Although Tintagel is his best-known piece many other works deserve even greater exposure and are finer. Restricting ourselves to the tone poems The Garden of Fand and November Woods are notable. The latter is amongst his strongest works. It has magic without being specifically Irish and a storm-swept fury which is quite overpowering. Fand too is a magical piece, returning to the sea-spirit of Irish legend.

The numbered symphonies, of which there are seven, span the high summer of his creativity. No. 1 is turbulent and dark with occasional echoes of Holst. Bax ambiguously dismissed suggestions that it was inspired by the Great War. No. 2 is amongst Bax’s great works, mixing music of breathtaking beauty with molten savagery. No. 3, which has been his most played symphony is more pictorial in nature. Its moods are not as extreme as its predecessors. Only in its epilogue, which is restrained and contemplative, does the work become compelling. It has something in common with Bantock’s Pagan Symphony from about the same time. No. 4 conjures up bright seascapes and idyllic sunlit headlands. There is no violence here only a breezy, sunlit beauty. No. 5 represents a major change of gear and mood. This is a different Bax. Here he catches the Northern atmosphere with a Sibelian accent. Everything is more Nordic, frenzied, snowy and cold. There is no dreamy epilogue this time. Instead there is a barbaric splendour and white landscapes. This has much in common with the three Northern Ballads and his masterpiece for piano and orchestra: Winter Legends.

The Sixth is the pinnacle of the symphonies. Here the wildness and Northern ferocity of the proceedings are conjured up with brutality. The first movement launches with an overpowering muscular bass figure rising to an almost shouted climax. The second movement has great beauty but is never quite carefree. The last movement opens almost humorously but the mood rapidly changes. There is a towering culmination which subsides into a perfectly judged epilogue where carolling, quiet trumpet fanfares and woodwind figures intermingle with the harp and violas in an enchanted farewell to the world. There is nothing else to be said; only a fulfilled exhaustion and a steady peaceful journey into night. Applause would seem out of place in the face of this stillness. The quality of the Sixth places it alongside Walton’s First Symphony and Vaughan Williams’ Fourth and Sixth. It is inexplicable that it is not played at least as often as these works. Where some of Bax’s works can be accused of prolixity and a lack of concentration, No. 6 is a model of emotional concentration. What it has to say it says economically and inevitably. Its time will certainly come. The Seventh is picturesque and occasionally ceremonial but catches the sense of peaceful farewell in its extremely beautiful epilogue. The Atlantic seascape is dappled with a late bright sun dipping into sunset and the seagull’s cry calls out across the years … fading and fading.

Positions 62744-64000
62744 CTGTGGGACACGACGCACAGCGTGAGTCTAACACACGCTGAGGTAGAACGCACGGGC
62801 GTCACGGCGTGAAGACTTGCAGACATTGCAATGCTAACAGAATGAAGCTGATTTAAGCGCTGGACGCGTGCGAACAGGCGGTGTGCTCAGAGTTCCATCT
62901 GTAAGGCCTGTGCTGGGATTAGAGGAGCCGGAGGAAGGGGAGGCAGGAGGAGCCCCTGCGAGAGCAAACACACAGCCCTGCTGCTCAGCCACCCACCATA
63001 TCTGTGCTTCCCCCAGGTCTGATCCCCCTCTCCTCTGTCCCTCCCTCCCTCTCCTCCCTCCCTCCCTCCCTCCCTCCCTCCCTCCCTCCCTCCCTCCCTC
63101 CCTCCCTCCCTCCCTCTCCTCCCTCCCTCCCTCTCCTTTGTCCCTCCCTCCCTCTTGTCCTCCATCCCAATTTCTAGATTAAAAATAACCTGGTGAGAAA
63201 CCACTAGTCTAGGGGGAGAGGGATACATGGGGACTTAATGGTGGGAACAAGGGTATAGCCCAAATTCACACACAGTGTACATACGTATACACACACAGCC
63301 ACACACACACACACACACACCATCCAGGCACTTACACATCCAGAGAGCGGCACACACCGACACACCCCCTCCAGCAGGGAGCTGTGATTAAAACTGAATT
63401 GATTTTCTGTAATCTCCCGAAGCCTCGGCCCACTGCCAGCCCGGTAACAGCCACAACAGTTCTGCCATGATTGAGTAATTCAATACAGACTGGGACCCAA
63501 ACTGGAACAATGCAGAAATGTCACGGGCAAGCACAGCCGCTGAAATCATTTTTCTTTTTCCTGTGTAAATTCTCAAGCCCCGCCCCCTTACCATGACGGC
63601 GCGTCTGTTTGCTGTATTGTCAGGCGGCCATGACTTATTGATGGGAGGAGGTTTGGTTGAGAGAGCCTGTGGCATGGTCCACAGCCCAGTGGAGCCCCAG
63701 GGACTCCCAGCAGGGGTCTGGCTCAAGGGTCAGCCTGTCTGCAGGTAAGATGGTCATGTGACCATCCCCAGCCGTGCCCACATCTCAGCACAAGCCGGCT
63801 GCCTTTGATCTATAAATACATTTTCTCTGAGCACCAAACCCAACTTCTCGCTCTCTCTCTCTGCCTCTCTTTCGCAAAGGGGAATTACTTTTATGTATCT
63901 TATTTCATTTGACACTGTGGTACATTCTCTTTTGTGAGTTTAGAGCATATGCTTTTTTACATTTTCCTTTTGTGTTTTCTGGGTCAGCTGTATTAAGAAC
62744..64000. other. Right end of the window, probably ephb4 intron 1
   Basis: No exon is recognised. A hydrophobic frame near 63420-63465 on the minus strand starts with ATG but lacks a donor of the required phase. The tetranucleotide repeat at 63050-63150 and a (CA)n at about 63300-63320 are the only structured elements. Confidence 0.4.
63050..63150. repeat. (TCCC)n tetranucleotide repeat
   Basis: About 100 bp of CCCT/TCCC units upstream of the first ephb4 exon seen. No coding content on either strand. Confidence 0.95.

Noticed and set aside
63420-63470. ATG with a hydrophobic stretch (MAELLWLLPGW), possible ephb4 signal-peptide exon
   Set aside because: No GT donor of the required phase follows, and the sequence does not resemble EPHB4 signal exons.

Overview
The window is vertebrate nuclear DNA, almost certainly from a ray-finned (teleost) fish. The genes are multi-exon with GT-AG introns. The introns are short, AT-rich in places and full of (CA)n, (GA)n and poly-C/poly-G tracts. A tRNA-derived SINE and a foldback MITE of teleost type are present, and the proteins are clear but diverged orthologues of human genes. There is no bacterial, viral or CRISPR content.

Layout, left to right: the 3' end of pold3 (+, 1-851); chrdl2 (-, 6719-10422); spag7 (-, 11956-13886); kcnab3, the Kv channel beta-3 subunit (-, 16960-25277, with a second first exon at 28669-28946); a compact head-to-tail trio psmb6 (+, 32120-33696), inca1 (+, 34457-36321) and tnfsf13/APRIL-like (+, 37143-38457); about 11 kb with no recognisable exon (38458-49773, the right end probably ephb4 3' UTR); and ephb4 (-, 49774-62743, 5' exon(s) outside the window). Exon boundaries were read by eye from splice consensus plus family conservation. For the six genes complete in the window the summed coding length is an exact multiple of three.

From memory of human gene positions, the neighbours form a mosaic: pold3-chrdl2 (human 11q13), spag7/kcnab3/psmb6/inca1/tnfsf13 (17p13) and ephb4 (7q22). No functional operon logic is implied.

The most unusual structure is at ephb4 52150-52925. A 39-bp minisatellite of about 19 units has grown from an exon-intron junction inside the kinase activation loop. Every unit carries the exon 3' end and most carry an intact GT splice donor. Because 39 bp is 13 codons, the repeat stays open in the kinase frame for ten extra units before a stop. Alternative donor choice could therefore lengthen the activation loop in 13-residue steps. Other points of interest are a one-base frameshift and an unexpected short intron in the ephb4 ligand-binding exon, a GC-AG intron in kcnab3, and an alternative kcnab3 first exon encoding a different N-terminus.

Bax orchestrated most of the symphonies during his annual wintering with his lover Mary Gleaves at Morar. After No. 7 the only work of remarkable consequence was the Violin Concerto, originally written for Heifetz but finally taken up by Eda Kersey. He died on 3 October 1953 at Cork in his beloved Ireland. Amongst his last experiences was a visit to the Old Head of Kinsale. He was there for a most magnificent sunset, by all accounts lost in its glory, his companion had to take Bax by the arm and lead him back to the car. Perhaps it called up the vivid memories of another sunset seen by him in 1889 from the top of Arundel Park in Worthing and recalled as “an unimaginable glory of flame … sheer all-conquering splendour and majesty.”